Diameter Dependent Electron Transfer Kinetics in Semiconductor–Enzyme Complexes
2014-10-28T00:00:00Z (GMT) by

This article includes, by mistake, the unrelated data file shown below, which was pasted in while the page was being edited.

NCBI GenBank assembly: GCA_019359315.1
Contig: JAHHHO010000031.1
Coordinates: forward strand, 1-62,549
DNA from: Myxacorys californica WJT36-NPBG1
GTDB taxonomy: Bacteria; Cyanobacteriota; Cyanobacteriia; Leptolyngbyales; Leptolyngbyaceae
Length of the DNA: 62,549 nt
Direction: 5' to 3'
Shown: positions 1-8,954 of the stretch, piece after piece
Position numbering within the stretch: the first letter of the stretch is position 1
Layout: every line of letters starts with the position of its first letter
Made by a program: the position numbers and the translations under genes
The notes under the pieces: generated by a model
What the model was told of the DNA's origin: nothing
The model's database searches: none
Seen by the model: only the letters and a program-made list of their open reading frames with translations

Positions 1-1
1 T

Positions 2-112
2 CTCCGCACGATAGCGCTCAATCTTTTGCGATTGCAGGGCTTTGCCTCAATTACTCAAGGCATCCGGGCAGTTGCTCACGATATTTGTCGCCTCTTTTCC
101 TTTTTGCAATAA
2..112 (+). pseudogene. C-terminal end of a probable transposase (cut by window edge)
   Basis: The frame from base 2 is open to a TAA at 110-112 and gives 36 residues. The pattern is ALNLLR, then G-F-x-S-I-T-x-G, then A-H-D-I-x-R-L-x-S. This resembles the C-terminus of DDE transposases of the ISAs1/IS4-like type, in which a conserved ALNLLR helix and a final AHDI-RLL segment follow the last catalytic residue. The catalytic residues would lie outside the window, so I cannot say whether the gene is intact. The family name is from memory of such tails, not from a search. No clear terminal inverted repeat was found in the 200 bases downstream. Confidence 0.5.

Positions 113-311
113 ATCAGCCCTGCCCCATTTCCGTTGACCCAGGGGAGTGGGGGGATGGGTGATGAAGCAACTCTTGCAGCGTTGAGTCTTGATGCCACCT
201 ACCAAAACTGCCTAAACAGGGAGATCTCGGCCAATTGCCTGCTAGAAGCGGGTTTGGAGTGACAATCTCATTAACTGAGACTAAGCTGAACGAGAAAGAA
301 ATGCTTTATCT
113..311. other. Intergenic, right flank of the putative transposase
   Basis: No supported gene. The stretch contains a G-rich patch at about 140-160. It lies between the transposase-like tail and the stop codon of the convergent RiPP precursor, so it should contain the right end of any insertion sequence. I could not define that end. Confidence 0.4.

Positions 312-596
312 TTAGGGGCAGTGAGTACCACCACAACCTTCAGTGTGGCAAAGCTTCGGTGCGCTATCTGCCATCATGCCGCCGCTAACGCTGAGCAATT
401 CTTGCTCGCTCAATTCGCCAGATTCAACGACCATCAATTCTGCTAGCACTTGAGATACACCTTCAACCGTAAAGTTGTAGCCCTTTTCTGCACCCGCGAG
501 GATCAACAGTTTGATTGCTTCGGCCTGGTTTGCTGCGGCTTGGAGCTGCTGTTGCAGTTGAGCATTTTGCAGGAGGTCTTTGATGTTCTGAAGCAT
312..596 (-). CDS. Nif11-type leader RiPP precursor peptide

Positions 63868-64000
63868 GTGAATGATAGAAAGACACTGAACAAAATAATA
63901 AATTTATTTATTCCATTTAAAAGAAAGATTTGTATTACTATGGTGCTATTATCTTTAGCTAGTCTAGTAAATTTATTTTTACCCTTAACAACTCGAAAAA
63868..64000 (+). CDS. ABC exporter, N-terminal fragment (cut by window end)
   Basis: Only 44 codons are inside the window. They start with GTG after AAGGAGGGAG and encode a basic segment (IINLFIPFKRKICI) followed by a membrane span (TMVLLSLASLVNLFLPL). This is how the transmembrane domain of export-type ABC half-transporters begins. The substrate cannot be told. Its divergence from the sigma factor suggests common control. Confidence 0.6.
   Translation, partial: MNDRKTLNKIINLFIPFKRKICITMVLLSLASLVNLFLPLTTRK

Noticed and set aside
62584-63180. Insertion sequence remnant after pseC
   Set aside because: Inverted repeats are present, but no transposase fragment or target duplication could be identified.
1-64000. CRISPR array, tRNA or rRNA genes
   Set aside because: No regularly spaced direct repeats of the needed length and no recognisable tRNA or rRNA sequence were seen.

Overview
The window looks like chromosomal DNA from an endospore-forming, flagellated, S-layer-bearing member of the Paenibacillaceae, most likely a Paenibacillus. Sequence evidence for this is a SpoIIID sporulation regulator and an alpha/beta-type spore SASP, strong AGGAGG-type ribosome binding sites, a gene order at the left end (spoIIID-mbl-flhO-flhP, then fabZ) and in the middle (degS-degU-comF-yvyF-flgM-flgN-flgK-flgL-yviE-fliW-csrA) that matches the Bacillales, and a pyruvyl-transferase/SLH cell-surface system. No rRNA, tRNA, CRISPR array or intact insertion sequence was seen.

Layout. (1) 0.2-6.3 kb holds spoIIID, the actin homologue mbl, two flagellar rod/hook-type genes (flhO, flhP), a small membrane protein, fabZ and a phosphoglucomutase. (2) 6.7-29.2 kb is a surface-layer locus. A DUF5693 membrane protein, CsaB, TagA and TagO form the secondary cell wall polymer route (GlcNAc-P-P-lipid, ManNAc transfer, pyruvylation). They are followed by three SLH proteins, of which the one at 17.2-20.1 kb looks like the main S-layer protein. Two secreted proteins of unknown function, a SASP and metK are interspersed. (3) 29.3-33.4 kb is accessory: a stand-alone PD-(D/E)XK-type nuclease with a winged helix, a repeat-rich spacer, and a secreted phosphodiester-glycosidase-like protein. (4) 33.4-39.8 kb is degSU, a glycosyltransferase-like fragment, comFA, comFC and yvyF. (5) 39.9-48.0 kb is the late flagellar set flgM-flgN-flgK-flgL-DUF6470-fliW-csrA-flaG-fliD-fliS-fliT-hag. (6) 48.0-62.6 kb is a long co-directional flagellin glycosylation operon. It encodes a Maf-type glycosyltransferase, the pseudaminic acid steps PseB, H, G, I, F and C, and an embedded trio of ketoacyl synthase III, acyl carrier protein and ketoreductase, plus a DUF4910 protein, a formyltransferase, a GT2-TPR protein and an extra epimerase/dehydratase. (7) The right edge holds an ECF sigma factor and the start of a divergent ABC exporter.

Excited state electron transfer (ET) is a fundamental step for the catalytic conversion of solar energy into chemical energy. To understand the properties controlling ET between photoexcited nanoparticles and catalysts, the ET kinetics were measured for solution-phase complexes of CdTe quantum dots and Clostridium acetobutylicum [FeFe]-hydrogenase I (CaI) using time-resolved photoluminescence spectroscopy. Over a 2.0–3.5 nm diameter range of CdTe nanoparticles, the observed ET rate (<i>k</i><sub>ET</sub>) was sensitive to CaI concentration. To account for diameter effects on CaI binding, a Langmuir isotherm and two geometric binding models were created to estimate maximal CaI affinities and coverages at saturating concentrations. Normalizing the ET kinetics to CaI surface coverage for each CdTe diameter led to <i>k</i><sub>ET</sub> values that were insensitive to diameter, despite a decrease in the free energy for photoexcited ET (Δ<i>G</i><sub>ET</sub>) with increasing diameter. The turnover frequency (TOF) of CaI in CdTe–CaI complexes was measured at several molar ratios. Normalization for diameter-dependent changes in CaI coverage showed an increase in TOF with diameter. These results suggest that <i>k</i><sub>ET</sub> and H<sub>2</sub> production for CdTe–CaI complexes are not strictly controlled by Δ<i>G</i><sub>ET</sub> and that other factors must be considered.